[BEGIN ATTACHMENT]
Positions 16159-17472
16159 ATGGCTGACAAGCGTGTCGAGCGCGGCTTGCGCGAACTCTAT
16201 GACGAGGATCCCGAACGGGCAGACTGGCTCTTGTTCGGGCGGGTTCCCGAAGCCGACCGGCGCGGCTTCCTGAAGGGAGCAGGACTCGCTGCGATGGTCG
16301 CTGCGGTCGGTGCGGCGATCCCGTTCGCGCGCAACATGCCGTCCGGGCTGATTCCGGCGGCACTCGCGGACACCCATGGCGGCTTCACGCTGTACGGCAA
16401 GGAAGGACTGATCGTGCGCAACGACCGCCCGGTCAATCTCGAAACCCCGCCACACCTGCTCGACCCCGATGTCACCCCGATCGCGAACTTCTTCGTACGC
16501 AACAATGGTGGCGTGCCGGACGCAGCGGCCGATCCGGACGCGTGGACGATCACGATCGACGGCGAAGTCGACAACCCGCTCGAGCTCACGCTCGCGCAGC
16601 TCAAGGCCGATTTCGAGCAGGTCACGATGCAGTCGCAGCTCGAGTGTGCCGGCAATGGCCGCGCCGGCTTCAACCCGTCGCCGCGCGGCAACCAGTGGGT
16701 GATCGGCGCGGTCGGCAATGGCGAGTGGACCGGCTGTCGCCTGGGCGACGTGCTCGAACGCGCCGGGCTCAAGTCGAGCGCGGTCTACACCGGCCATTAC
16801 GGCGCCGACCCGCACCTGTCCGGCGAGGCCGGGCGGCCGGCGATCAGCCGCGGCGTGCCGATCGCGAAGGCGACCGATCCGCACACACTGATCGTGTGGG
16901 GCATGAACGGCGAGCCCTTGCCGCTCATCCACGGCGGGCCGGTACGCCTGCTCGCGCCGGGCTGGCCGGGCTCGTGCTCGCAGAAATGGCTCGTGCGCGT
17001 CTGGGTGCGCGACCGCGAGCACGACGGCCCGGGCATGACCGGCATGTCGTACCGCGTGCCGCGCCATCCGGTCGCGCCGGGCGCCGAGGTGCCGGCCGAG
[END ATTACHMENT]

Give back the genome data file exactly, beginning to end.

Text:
Positions 16159-17472
16159 ATGGCTGACAAGCGTGTCGAGCGCGGCTTGCGCGAACTCTAT
16201 GACGAGGATCCCGAACGGGCAGACTGGCTCTTGTTCGGGCGGGTTCCCGAAGCCGACCGGCGCGGCTTCCTGAAGGGAGCAGGACTCGCTGCGATGGTCG
16301 CTGCGGTCGGTGCGGCGATCCCGTTCGCGCGCAACATGCCGTCCGGGCTGATTCCGGCGGCACTCGCGGACACCCATGGCGGCTTCACGCTGTACGGCAA
16401 GGAAGGACTGATCGTGCGCAACGACCGCCCGGTCAATCTCGAAACCCCGCCACACCTGCTCGACCCCGATGTCACCCCGATCGCGAACTTCTTCGTACGC
16501 AACAATGGTGGCGTGCCGGACGCAGCGGCCGATCCGGACGCGTGGACGATCACGATCGACGGCGAAGTCGACAACCCGCTCGAGCTCACGCTCGCGCAGC
16601 TCAAGGCCGATTTCGAGCAGGTCACGATGCAGTCGCAGCTCGAGTGTGCCGGCAATGGCCGCGCCGGCTTCAACCCGTCGCCGCGCGGCAACCAGTGGGT
16701 GATCGGCGCGGTCGGCAATGGCGAGTGGACCGGCTGTCGCCTGGGCGACGTGCTCGAACGCGCCGGGCTCAAGTCGAGCGCGGTCTACACCGGCCATTAC
16801 GGCGCCGACCCGCACCTGTCCGGCGAGGCCGGGCGGCCGGCGATCAGCCGCGGCGTGCCGATCGCGAAGGCGACCGATCCGCACACACTGATCGTGTGGG
16901 GCATGAACGGCGAGCCCTTGCCGCTCATCCACGGCGGGCCGGTACGCCTGCTCGCGCCGGGCTGGCCGGGCTCGTGCTCGCAGAAATGGCTCGTGCGCGT
17001 CTGGGTGCGCGACCGCGAGCACGACGGCCCGGGCATGACCGGCATGTCGTACCGCGTGCCGCGCCATCCGGTCGCGCCGGGCGCCGAGGTGCCGGCCGAG